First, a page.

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Books without Borders
Turns the free market’s ceaseless wheel of change.


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Rich Lowry

You have to have a heart of stone not to feel a pang of sadness at the passing of the bookstore Borders.

The retailer is liquidating its 399 remaining outlets and letting go nearly 11,000 employees. Gone will be the era when no shopping-mall parking lot in America seemed complete without an adjoining Borders, offering up its capacious aisles to browse for books you had no idea you needed.

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Nostalgia aside, the extinction of Borders is the very model of a free-market economy at work. The store fell victim to the unyielding injunction of a truly creative economy: “Adapt, or die.” It failed to keep up with evolving technology and shifting consumer preferences, and so has been forced to make way for more adept competitors.

This ruthlessly efficient reallocation of resources took place because Borders wasn’t big or politically connected enough to get a bailout; because its employees didn’t belong to a powerful union favored by the White House; and because it didn’t sell something, such as green energy, deemed worthy of taxpayer support. The upshot of the changes that buried the store, and were allowed to unspool without governmental interference, will be cheaper and more readily available books.

The story of Borders has been repeated again and again by all the countless American companies that have risen to prominence only to disappear. It started with an inspired innovation only to be overtaken by subsequent innovations. It had an advantage that, in new conditions, became a liability. It lost its footing on the free market’s ceaseless wheel of change.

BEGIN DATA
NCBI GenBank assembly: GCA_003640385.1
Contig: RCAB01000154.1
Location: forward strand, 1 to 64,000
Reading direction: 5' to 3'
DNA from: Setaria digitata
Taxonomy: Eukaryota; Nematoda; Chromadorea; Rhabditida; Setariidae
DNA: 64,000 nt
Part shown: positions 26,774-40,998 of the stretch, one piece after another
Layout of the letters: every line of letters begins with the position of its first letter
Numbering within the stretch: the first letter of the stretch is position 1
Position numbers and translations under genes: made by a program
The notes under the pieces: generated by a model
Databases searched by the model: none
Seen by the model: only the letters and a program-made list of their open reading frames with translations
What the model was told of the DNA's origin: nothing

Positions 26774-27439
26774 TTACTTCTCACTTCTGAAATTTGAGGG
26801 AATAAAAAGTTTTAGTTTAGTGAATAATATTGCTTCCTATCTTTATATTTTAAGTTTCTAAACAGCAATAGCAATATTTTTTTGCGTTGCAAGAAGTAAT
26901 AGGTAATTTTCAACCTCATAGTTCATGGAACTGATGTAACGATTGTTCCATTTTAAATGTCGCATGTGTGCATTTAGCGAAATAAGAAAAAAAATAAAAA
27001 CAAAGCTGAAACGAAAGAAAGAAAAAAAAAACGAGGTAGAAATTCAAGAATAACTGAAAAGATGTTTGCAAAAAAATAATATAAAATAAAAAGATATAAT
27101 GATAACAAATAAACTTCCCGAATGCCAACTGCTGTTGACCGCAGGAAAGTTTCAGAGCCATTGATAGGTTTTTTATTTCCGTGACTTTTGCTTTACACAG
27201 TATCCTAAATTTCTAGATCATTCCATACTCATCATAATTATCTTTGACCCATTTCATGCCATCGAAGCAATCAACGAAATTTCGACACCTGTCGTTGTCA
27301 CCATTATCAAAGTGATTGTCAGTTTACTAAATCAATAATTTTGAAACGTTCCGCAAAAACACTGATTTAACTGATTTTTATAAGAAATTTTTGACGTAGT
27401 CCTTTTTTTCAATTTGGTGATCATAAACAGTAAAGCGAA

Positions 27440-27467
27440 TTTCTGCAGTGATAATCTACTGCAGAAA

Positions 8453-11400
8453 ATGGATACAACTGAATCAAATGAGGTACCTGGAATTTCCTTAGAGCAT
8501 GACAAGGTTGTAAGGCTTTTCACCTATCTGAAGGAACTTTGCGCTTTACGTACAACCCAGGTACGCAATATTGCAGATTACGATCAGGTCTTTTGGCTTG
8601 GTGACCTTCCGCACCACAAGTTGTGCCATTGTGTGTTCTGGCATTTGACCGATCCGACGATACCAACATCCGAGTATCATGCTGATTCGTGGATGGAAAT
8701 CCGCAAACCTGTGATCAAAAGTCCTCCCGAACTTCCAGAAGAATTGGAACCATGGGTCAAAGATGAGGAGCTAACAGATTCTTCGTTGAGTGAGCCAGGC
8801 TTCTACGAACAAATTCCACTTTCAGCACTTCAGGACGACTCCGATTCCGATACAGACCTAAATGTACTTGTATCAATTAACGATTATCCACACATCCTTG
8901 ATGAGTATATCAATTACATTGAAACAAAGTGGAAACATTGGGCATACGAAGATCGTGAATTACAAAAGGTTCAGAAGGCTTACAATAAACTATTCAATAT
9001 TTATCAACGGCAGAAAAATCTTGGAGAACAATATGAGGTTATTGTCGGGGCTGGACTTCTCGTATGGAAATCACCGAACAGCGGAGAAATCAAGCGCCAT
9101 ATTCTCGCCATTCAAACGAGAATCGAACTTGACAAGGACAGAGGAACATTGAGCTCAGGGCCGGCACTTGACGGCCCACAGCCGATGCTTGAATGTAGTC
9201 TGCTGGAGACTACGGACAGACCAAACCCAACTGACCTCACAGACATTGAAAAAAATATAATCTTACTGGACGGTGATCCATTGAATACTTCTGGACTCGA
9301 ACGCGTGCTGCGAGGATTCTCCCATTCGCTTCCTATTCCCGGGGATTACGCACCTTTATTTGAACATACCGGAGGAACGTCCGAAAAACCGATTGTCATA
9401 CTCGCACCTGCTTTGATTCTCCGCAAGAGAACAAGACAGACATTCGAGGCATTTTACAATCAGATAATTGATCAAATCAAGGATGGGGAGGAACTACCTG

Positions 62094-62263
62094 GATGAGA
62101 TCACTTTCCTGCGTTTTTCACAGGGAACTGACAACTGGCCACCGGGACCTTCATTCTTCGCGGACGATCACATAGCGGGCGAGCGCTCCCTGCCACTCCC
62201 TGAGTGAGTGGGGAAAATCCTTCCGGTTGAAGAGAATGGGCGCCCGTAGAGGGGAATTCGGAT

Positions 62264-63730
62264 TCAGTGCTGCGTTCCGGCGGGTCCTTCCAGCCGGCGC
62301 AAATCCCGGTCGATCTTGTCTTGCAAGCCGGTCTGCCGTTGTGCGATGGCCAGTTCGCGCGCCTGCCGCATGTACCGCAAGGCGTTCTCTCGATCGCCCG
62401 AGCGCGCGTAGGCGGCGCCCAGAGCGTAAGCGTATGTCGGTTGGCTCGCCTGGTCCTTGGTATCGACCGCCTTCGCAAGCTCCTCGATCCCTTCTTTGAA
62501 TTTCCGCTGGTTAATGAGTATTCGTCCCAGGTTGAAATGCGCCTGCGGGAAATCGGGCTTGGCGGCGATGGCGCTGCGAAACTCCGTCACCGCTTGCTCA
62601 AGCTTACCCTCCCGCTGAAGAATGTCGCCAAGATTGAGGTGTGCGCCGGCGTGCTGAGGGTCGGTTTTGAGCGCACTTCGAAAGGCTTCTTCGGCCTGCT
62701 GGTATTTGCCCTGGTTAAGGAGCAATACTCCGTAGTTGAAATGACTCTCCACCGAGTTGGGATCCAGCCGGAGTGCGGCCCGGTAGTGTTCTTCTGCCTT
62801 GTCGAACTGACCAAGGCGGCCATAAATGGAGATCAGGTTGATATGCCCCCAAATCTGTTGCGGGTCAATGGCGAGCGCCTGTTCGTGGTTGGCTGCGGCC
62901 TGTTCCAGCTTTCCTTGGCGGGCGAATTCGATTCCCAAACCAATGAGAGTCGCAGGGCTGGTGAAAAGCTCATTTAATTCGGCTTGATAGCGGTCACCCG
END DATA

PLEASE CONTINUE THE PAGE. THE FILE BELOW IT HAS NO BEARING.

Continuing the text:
Read about Borders circa 1995 and it is lauded as “a chain that seems as attuned to the new world of technology as the refined old world of literary society.” It had a state-of-the-art inventory system. It stocked its enormous stores with tens of thousands of titles. Borders thrived by providing choice and convenience, two of the pillars of the consumer economy.

Then it didn’t recognize quickly enough the new ways of delivering them. It had to rely on Amazon to sell its books online, a boost to the online retailer that would do so much to make the Borders model obsolete. It branched out into sales of CDs and DVDs, an initially profitable move that backfired when the music industry went digital. It missed out on e-books. Locked into leases at uneconomical locations, its voluminous real estate began to weigh it down.

Barnes & Noble, in contrast, developed a website to sell its books online itself and marketed its own e-book reader, the Nook. It secured a prized partnership with Starbucks for the coffee at its cafés. It lost $59 million last quarter, but it’s still standing.

In the late 1990s, the romantic comedy You’ve Got Mail was built around the heartlessness of a mega-bookstore moving into a New York neighborhood and killing off a small family bookshop. Now, it’s the turn of the mega-bookstores to be eaten, with delivery of a $9.99 e-book just a few clicks away. In a free economy, the top dog always has to run scared.

Does anyone fear Microsoft anymore, the behemoth that government spent so much time and energy trying to cut down to size in the late 1990s? The same thing, eventually, will befall Google and, yes, even Facebook.

Government exists in an entirely different plane, characterized by stasis and the lack of market or any other kind of discipline. USA Today reports that “federal employees’ job security is so great that workers in many agencies are more likely to die of natural causes than get laid off or fired.” Washington is locked in a debate over whether health-care programs designed in the 1960s can ever be reformed to account for new realities.

If Borders were a government agency, its budget would have been fattened up during the past few years, and it’d survive in perpetuity, whatever its merits.

— Rich Lowry is the editor of National Review. He can be reached via e-mail: [email protected] © 2011 by King Features Syndicate



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